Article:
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Meet our Organizers: Julia from Graffiti Art Programming in Winnipeg

Culture Days – April 9, 2020

Looking back on the 2019 celebrations, we want to highlight some exceptional organizers who help make the Culture Days weekend what it is across Canada. Julia Wake is the Programs Director at Graffiti Art Programming Inc. (GAP), an organization that promotes arts and culture in Winnipeg through a variety of workshops, events and exhibitions, most of them stemming from hip-hop culture. We wanted to learn a bit more about what they do and their engagement with young Winnipeggers through the arts. Here’s what Julia had to say.

Find more organizer profiles here.

Photo/Art credit: Clandestinos Art (Bruno Smoky and Shalak Attack) solo exhibition ‘MERGING’, Graffiti Gallery, 2016.

Can you briefly describe the purpose and mission of GAP and its programs?

Graffiti Art Programming Inc., also known as GAP, is a community arts organization that offers fun and educational workshops to people of all ages, skill levels and backgrounds. Although our programming is rooted in hip-hop culture, we offer free workshops and mentorship opportunities in various mediums and styles, including visual arts, dance, music, and podcasting. GAP also runs the Graffiti Gallery, an exhibition space that features emerging and established artists working outside of institutional expectations, with a focus on contemporary graffiti and street art. One of our main goals at GAP is to keep arts and culture accessible to everyone in Winnipeg by offering all of our programming for free, and ensuring that the programming we offer is relevant to the community in which we are located.

How have you evolved and developed since the gallery first opened?

When the Graffiti Gallery first opened in 1999, it was designed as a space where graffiti artists could practice their art, safe from the threats that faced them on the streets. Instead of painting illegally on private property, where police, rival artists, and precarious heights all served as constant dangers, artists were invited to use the Graffiti Gallery as a studio where they could develop their professional practice by painting on canvases. GAP also served as a liaison between artists and businesses interested in commissioning murals to be painted legally on their walls.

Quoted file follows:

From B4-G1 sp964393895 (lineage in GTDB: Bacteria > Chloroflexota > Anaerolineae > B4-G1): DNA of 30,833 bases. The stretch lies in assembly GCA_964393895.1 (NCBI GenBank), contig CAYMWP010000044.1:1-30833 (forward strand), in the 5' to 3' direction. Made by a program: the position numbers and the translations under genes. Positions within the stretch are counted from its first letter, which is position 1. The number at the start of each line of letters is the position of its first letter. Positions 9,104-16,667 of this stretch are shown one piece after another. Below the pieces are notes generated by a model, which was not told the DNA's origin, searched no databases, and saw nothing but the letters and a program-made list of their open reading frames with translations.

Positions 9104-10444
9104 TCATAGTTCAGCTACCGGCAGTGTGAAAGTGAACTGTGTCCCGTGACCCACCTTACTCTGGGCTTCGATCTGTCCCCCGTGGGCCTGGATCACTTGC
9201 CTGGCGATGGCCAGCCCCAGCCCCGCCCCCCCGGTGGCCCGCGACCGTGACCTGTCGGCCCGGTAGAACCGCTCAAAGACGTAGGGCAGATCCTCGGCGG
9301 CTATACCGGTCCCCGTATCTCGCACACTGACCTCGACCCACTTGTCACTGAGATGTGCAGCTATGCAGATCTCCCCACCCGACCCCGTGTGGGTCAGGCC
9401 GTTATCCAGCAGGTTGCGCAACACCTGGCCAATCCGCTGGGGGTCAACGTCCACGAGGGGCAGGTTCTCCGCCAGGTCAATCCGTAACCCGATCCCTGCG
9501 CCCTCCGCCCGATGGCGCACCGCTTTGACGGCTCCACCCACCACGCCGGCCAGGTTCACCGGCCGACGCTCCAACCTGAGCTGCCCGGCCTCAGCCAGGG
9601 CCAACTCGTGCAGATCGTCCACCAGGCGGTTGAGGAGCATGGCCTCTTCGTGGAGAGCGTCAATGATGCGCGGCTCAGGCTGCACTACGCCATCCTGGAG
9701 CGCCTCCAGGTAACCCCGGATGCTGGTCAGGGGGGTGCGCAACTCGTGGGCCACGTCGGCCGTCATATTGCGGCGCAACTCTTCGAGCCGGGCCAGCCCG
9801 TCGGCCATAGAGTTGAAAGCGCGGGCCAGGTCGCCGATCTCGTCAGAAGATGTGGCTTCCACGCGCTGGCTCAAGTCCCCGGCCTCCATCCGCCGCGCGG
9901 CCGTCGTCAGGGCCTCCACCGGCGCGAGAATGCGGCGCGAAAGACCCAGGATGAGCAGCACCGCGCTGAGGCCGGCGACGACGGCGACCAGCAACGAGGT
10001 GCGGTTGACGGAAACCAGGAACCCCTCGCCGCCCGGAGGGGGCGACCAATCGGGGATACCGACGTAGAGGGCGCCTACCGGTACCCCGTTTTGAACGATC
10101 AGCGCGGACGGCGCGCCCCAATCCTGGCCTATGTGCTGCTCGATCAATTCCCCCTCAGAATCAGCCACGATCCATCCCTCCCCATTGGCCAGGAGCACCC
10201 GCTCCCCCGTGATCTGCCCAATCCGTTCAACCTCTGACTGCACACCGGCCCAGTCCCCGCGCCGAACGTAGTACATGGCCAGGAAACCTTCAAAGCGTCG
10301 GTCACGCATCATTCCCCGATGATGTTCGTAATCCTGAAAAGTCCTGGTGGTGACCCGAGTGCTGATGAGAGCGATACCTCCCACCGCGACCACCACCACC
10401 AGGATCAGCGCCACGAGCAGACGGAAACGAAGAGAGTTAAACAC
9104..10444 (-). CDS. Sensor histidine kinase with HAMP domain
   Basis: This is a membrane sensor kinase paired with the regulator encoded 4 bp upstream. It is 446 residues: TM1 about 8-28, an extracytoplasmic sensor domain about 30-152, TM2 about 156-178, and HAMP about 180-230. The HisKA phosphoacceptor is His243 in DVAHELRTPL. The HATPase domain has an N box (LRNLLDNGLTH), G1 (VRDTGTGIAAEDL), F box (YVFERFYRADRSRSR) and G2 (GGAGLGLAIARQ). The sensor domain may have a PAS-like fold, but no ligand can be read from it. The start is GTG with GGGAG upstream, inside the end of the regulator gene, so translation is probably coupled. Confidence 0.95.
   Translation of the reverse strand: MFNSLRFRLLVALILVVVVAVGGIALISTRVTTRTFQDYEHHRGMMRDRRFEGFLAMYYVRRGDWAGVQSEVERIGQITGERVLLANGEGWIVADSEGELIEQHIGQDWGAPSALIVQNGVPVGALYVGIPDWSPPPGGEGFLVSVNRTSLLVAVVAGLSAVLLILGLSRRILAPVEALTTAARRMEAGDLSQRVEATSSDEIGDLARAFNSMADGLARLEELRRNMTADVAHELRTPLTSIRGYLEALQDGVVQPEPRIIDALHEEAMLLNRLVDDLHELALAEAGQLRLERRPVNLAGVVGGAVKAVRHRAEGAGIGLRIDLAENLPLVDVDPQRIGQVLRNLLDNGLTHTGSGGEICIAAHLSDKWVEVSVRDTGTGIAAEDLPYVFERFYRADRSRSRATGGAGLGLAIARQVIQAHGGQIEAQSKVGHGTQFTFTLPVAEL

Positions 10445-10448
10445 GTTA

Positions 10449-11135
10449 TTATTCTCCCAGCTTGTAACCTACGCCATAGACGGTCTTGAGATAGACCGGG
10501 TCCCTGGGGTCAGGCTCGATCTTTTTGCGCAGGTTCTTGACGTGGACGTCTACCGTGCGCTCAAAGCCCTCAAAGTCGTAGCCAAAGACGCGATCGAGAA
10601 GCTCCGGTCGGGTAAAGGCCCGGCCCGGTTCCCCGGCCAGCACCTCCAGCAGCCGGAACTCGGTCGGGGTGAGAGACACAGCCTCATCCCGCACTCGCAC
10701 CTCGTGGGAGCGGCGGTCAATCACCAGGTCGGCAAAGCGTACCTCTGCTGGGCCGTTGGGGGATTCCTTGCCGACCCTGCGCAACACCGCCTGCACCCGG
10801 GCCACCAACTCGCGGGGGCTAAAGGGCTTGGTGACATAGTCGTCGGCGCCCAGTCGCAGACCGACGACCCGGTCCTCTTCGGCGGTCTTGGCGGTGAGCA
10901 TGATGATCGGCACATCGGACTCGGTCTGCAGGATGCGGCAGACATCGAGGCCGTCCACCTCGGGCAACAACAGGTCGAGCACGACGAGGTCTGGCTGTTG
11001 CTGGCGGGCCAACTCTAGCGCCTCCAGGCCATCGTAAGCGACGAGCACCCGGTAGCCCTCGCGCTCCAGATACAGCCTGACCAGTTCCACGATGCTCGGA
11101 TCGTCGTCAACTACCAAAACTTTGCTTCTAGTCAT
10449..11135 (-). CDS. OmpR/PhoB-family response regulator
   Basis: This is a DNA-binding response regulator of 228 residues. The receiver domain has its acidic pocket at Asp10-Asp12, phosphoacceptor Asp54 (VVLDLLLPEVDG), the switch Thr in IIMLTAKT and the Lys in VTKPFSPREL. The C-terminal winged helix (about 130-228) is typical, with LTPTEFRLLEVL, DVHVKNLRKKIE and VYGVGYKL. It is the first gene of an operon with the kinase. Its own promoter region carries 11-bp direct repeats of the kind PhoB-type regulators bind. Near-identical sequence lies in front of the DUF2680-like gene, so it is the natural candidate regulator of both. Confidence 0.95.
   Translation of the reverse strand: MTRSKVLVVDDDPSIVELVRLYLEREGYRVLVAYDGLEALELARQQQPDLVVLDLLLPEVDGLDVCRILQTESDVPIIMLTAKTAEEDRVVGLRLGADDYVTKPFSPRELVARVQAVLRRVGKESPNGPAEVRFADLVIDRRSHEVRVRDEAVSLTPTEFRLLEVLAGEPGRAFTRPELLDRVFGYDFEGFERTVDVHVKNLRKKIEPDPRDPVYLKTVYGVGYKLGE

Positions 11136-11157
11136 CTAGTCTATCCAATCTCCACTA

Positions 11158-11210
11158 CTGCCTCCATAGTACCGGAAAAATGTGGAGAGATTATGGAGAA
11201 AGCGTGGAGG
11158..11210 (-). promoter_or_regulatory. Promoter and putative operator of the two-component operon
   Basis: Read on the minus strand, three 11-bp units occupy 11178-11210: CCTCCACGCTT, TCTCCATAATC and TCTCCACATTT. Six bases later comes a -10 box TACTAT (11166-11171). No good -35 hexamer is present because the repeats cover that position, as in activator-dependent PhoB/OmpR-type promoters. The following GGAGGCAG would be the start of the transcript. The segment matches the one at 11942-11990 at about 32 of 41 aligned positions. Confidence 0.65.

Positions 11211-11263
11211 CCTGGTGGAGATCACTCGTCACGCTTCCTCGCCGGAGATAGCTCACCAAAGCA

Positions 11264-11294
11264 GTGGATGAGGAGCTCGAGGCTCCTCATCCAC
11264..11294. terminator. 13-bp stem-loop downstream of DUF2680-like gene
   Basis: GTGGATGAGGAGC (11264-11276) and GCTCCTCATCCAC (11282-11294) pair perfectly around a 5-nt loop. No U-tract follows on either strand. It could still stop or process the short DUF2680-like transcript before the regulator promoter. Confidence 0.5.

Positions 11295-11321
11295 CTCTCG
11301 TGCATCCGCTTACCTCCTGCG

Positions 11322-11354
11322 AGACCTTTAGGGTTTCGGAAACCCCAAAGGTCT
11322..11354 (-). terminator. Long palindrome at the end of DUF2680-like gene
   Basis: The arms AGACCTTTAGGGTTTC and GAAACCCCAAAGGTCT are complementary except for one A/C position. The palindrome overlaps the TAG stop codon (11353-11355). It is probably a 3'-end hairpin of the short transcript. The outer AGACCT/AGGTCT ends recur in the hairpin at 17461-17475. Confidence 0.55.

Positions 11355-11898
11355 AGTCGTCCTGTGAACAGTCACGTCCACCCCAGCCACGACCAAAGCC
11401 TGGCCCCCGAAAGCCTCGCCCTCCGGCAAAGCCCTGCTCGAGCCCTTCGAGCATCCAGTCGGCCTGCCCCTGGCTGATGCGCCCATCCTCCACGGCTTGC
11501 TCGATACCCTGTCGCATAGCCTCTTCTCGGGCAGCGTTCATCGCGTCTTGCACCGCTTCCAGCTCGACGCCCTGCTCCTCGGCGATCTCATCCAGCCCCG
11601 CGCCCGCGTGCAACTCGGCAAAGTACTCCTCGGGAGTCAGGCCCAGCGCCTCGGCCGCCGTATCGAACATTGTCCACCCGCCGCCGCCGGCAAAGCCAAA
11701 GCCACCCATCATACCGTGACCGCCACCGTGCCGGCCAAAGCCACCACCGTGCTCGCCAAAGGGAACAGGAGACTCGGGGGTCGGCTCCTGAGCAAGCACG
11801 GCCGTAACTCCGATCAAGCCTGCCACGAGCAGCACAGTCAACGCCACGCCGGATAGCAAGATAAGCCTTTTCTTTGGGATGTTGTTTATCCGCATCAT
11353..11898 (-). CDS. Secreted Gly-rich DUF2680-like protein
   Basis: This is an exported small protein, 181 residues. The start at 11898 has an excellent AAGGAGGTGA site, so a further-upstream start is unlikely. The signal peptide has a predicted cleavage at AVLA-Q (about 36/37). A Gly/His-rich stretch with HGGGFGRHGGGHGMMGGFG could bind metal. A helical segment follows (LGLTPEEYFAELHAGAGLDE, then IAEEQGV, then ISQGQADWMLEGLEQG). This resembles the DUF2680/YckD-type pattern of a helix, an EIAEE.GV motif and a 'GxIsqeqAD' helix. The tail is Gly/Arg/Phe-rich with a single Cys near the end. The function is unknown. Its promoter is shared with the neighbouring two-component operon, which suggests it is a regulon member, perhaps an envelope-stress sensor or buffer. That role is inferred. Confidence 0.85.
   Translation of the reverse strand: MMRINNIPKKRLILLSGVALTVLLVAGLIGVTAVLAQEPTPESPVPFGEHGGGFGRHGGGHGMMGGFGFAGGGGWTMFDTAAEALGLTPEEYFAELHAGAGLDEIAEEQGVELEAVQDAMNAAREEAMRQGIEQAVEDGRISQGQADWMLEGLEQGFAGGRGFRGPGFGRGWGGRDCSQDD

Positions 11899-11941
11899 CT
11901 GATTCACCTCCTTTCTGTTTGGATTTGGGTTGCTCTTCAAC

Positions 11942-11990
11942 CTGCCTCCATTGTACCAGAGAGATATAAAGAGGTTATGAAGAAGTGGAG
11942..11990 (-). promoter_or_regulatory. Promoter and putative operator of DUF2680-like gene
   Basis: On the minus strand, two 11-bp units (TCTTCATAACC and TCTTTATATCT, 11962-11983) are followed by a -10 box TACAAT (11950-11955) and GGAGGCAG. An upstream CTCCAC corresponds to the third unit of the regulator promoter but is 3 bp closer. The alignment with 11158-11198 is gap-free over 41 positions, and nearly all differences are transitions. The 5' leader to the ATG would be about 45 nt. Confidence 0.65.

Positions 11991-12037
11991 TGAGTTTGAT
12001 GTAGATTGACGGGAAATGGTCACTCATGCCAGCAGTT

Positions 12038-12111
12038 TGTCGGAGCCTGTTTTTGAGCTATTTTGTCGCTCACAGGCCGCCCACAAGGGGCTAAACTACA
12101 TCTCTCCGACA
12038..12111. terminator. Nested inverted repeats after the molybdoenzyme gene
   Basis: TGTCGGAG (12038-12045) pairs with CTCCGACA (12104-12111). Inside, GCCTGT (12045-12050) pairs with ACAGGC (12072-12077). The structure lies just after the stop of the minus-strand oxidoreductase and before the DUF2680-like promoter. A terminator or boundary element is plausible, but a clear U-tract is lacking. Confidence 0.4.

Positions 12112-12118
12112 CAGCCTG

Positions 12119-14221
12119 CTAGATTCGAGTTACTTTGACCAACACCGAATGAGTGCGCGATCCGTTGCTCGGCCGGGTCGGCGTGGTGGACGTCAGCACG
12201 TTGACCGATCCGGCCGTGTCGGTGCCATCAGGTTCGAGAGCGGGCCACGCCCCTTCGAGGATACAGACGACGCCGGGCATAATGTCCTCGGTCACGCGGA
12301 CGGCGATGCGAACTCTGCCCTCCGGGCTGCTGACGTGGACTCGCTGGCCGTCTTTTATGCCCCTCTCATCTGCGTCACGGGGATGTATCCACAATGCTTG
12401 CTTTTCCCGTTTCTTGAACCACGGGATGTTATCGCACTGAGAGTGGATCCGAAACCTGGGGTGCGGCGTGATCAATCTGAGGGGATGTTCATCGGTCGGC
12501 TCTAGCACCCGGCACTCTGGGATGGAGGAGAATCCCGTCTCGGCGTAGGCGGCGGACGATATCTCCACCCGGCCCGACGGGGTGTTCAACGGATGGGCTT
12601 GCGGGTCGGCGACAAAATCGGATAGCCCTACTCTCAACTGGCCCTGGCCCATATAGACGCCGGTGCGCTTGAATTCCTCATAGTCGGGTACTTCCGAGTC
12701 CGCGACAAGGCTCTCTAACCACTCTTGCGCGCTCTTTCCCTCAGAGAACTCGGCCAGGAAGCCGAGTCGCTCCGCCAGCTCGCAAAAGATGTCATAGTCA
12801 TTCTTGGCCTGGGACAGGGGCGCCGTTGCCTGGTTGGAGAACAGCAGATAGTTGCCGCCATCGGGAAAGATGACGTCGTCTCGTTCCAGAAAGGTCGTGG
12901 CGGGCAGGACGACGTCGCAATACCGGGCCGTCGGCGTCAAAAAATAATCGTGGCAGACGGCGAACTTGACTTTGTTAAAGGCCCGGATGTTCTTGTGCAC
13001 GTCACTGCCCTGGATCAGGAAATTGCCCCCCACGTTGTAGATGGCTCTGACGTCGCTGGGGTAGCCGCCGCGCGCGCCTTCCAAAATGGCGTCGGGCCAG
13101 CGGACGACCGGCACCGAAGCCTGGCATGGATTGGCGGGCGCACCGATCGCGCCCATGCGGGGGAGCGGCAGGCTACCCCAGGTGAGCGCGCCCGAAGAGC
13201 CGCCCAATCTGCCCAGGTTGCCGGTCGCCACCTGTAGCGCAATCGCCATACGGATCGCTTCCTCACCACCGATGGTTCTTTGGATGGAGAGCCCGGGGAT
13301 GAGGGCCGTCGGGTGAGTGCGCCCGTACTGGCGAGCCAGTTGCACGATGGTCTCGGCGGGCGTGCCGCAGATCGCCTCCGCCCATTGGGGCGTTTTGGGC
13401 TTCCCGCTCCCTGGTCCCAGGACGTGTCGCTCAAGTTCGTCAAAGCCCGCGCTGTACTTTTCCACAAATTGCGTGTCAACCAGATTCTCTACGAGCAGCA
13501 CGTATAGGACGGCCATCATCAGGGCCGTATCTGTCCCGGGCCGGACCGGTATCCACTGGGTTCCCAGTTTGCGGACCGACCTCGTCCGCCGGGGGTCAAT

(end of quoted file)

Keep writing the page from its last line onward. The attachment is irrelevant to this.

Soon it was not only graffiti artists, but artists of all types, as well as neighbourhood residents, who were coming to the Graffiti Gallery to see what was happening within its walls. It quickly became clear that there was a very real need for an urban arts centre that would serve youth from Downtown and the North End as a place where they could access all the materials and expertise they needed to express themselves creatively. As GAP has grown over the years, we have expanded to offering free arts workshops six days a week, at several easily accessible sites, facilitated by practicing artists who work in all sorts of different styles and mediums.

GAP works hard to create a continuity between the exhibits that we feature at the Graffiti Gallery and our community programming. Each exhibit is accompanied by artist talks, panel discussions, gallery tours and community workshops, engaging the wider community in conversations with exhibiting artists around issues that matter to them. This level of engagement between the artists and the community is a two-way street, wherein exhibiting artists and their work are inspired by the issues facing the community, while the community is given a chance to engage in the concepts, materials and methods utilized by the artists in a tangible way. Facilitating the interaction between the artists and the community ensures that wherever the exhibiting artists are from, their work is relevant to the people in our community. It also breaks down the barriers that exist in some traditional institutions that can often isolate the artist and alienate the audience from their work.

Are you an initiative specific to Winnipeg, or have you seen similar places across Canada?

Graffiti Art Programming Inc. is an initiative specific to Winnipeg, and Graffiti Gallery is rather unique in that it is one of the only galleries in North America dedicated to exhibiting graffiti-based art.

What strategies do you have for engaging younger audiences?